Happy Friday, everyone!
With the UEFA European Football Championship currently ongoing, soccer fever has Europe well in its clutches – and I am no exception. Seriously, I’m severely sleep deprived at the moment, because watching all these matches has meant I’ve had to postpone other things – such as homework, thesis work, or writing blogposts – pretty late into the night… But I’m not really all too upset 😁
And since Nefeli over at BiblioNebula – who is from Greece, happens to be one of my favorite bloggers, and is one of the biggest soccer fans out there – came up with this awesome soccer-related tag, I knew I had to do it immediately!! I mean, at the rate Germany is going, I’m not so sure they’re even going to make it past the group phase, so I had to post this while there was still a chance, you know? Soccer season is the only time I ever really get patriotic, so I don’t think I could stomach posting this after Germany gets kicked out. How is this the country that beat Brazil 7-1 seven years ago? That game on Tuesday was an absolute embarrassment 🙈
Still, I’m keeping my fingers crossed, and if Germany does get kicked out, Line @ First Line Reader has already assured me that I should root for Denmark instead. Which is probably not a bad idea (at least if Denmark defeats Russia and Finland doesn’t miraculously end up slaughtering Belgium), because after that huge emotional shock on Saturday, when Danish player Christian Eriksen nearly died on the field during their match against Finland, I am even more invested in their team than ever before. (Even though the Finns have an owl mascot, which was almost enough to convince me to switch sides at the beginning of that match.)
But anyway, before I start rambling on and on about soccer, let’s get into the tag and start talking about books!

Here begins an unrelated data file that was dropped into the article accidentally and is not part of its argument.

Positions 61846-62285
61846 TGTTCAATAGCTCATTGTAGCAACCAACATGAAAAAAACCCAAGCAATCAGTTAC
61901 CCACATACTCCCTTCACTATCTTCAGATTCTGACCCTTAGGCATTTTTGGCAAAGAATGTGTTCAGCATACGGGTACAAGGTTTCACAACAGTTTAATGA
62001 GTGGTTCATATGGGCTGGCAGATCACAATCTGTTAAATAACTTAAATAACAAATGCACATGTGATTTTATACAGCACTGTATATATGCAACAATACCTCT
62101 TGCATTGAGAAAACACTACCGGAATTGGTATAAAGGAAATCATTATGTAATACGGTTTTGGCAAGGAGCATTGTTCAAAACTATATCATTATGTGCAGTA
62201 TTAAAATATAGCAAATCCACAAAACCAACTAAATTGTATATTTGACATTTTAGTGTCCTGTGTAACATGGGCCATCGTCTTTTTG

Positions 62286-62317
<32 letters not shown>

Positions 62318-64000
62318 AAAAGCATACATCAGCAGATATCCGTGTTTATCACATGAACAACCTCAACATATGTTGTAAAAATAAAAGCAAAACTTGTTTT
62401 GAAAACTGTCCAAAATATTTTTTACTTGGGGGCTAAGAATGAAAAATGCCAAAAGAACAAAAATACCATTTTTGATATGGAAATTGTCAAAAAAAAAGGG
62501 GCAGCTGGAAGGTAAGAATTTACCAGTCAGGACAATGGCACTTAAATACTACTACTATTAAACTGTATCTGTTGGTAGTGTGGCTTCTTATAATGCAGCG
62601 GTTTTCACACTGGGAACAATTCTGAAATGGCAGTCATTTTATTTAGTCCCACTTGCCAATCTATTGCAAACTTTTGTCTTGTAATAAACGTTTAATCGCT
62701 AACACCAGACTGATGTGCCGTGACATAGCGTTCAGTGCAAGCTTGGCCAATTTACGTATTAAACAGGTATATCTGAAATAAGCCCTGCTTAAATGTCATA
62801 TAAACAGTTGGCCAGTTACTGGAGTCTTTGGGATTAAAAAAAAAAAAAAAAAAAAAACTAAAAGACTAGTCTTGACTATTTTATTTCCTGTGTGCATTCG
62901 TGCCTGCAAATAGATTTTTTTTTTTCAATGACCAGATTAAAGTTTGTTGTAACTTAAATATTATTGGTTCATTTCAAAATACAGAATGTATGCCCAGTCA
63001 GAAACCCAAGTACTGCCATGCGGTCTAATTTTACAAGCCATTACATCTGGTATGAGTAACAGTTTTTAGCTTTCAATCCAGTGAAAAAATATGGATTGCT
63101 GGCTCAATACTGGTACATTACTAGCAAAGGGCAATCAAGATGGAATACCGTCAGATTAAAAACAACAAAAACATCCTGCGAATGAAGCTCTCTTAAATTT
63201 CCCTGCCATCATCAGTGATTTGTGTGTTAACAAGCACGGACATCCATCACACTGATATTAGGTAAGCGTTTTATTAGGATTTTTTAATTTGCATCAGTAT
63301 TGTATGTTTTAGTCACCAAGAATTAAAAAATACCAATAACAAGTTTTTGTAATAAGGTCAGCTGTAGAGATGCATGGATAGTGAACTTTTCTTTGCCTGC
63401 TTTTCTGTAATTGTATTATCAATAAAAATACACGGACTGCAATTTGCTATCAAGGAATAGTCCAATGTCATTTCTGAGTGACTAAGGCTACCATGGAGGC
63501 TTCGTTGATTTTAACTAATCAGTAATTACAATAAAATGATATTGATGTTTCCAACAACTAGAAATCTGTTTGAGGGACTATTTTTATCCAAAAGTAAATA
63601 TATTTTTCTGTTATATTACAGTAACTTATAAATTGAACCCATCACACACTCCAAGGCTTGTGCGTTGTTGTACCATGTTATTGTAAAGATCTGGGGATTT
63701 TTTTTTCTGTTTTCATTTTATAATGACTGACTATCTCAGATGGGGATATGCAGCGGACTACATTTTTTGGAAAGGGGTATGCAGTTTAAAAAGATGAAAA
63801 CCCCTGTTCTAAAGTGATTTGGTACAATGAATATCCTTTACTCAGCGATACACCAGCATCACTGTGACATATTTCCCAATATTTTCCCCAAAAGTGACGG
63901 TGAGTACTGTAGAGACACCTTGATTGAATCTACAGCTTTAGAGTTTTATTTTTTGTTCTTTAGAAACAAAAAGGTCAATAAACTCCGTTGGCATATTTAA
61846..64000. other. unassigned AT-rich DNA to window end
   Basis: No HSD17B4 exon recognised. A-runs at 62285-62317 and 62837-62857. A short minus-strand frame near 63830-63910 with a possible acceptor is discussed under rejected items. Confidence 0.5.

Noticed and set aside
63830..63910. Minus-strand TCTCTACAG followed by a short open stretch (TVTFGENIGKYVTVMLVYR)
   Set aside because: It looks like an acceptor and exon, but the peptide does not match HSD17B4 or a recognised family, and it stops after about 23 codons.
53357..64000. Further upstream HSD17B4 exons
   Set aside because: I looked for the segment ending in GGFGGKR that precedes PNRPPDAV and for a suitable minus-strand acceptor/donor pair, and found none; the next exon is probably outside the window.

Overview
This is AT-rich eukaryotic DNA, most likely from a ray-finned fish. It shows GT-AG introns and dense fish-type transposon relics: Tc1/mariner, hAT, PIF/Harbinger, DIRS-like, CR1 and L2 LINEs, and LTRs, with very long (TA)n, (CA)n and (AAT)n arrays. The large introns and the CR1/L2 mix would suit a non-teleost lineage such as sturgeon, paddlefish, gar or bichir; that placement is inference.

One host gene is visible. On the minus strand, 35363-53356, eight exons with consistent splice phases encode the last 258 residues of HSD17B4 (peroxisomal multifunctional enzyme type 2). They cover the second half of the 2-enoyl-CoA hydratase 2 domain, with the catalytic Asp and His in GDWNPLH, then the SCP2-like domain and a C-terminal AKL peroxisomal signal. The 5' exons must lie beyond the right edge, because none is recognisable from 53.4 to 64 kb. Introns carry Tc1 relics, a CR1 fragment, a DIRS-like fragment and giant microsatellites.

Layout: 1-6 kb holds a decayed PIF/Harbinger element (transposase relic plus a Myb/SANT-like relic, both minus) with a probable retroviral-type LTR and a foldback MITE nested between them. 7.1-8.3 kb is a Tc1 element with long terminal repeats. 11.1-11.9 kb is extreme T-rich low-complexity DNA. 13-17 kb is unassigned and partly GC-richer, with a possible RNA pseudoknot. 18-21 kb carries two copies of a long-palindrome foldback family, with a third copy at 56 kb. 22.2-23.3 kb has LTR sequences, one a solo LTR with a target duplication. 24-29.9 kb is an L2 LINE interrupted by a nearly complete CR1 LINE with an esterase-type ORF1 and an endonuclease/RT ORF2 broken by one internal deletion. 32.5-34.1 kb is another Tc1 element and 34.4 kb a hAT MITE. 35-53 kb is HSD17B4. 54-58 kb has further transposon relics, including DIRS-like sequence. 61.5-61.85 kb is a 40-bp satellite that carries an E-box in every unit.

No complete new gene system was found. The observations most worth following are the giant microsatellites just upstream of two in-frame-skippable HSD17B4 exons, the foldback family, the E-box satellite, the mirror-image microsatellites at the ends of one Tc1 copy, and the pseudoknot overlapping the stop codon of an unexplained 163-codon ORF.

[Oh, and by the way, Nefeli, I’m sorry for always using the word “soccer”. We call it Fußball (football) in Germany as well, so I feel your pain! But I use American English, so I will have to give in to this naming mistake for the sake of continuity. 😅]
⚽ 1. The beautiful game: A book with beautiful design ⚽
Football is called the beautiful game, and rightfully so if you ask me. It is so much more than a sport, and it has inspired beautiful fan cultures around the world. So, for this question, we have to choose a book that is beautifully designed.
I have to go with The Invention of Hugo Cabret for this one because “beautiful” perfectly encapsulates everything about this historical fiction novel. Not just the story, which is about an orphaned boy who lives in a train station and loves to fix things, but also the way it is told: While half the book is written in regular prose, the other half consists of intricately drawn charcoal pictures. Somehow, this storytelling style works perfectly, and is also responsible for one of the most gorgeous books I’ve ever seen! And that cover! 😍 Doesn’t that clockwork design immediately draw you in?
⚽ 2. Chants, Songs and Anthems: Favourite poem or poetry collection ⚽
From the official competition songs to club anthems and chants, the football world is – surprisingly – full of poetry. So, for this question, we have to name a poem or poetry collection we love.